Western Upper Peninsula Center for Science, Mathematics and Environmental Education

2000-2001 Annual Report

 

 

 


The Western Upper Peninsula Center for Science, Mathematics and Environmental Education, has offices in the Copper Country Intermediate School District and on Michigan Technological University’s campus. The center provides services to 21 school districts and their communities in  Baraga, Keweenaw, Houghton, Ontonagon and Gogebic counties. The center strives to develop scientifically literate and environmentally committed citizens, scientists and community leaders for the 21st century by providing innovative and quality programming for students, teachers and the community.

 

Overview of the Year’s Accomplishments

 

Ø      13,547 students participated in the center’s programming.

Ø      428 teachers participated in 6423 hours of professional development offered by the center.

Ø      Conducted a 3 day Lake Superior Youth Symposium for 400 teachers and students in Wisconsin, Minnesota, Michigan and Ontario.

Ø      Implemented a School Forest Teacher Training Initiative, which provided knowledge and resources to integrate the school forest into the curriculum.

Ø      200 students in grades 4-9 participated in the Western UP Science Fair.

Ø      2380 students and parents participated in Family Science and Math Night Programs

Ø      Implemented the Educator’s Science and Mathematics Institute Series to help teacher s develop standards based classroom teaching units.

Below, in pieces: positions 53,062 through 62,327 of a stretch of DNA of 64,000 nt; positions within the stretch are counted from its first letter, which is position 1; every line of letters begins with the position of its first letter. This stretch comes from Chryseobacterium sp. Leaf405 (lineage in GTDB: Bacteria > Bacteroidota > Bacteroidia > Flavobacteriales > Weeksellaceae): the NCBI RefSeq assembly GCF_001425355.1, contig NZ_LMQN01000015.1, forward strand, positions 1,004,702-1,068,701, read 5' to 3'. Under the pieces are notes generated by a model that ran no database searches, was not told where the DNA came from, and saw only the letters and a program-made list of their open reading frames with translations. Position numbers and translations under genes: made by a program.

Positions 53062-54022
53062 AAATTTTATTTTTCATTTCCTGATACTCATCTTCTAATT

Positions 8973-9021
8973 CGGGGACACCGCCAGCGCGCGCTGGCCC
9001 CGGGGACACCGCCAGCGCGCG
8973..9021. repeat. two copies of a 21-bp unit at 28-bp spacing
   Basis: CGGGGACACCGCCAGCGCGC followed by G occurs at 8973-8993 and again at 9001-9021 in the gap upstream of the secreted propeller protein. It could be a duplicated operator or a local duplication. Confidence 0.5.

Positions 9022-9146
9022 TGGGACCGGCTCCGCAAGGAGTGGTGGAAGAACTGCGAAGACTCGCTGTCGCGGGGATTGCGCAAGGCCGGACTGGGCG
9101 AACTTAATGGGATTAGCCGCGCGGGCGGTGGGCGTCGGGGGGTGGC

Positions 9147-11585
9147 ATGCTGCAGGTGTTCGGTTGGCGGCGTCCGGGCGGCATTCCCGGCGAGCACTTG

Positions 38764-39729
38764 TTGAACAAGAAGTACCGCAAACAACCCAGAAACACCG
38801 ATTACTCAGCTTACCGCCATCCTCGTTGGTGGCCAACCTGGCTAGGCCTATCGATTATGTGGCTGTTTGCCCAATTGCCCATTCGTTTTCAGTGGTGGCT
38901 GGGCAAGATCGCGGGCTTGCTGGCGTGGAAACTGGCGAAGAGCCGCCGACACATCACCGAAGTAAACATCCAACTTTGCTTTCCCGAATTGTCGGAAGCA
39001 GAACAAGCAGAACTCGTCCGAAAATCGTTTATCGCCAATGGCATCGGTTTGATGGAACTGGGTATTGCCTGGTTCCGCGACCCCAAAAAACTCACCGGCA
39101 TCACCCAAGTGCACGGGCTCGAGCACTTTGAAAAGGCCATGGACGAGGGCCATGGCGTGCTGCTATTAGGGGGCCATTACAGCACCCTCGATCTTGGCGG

Ø      115 classroom presentations, assemblies and field trips involved 5350 students.

Ø      Placement and training of 13 graduate students in 11 school districts to assist teachers in curriculum alignment and development.

 

 

Organization of the Report

 

This report is organized around the Western Upper Peninsula Center for Science, Mathematics and Environmental Education Three-Year Strategic Plan for 2000-2003.  The Strategic Plan identifies six service areas:  Leadership, Professional Development, Student Services, Curriculum Support, Community Involvement, and Resource Clearinghouse.  In each service area—the goals and quality indicators are described.  Descriptions of strategies used to accomplish these goals and indicators of the effectiveness of the work are also presented.

 

Educational Leadership

 

Focus of Leadership Services for 2000-2001

 

1.  The center will influence policy for mathematics and science education in the region, state and nation, by actively participating in the Michigan Mathematics and Science Centers Network. 

2.  The center will exert leadership in coordinating educational activities in the CCISD and GOISD and provide services that meet the needs of teachers and students in the service area.

3.  The center will provide leadership for schools in the CCISD and GOISD by participating in State Wide Initiatives to improve mathematics and science education.

 

 

Strategies:

Ø      Center staff gathered input and assess needs of school districts using many strategies both formal and informal.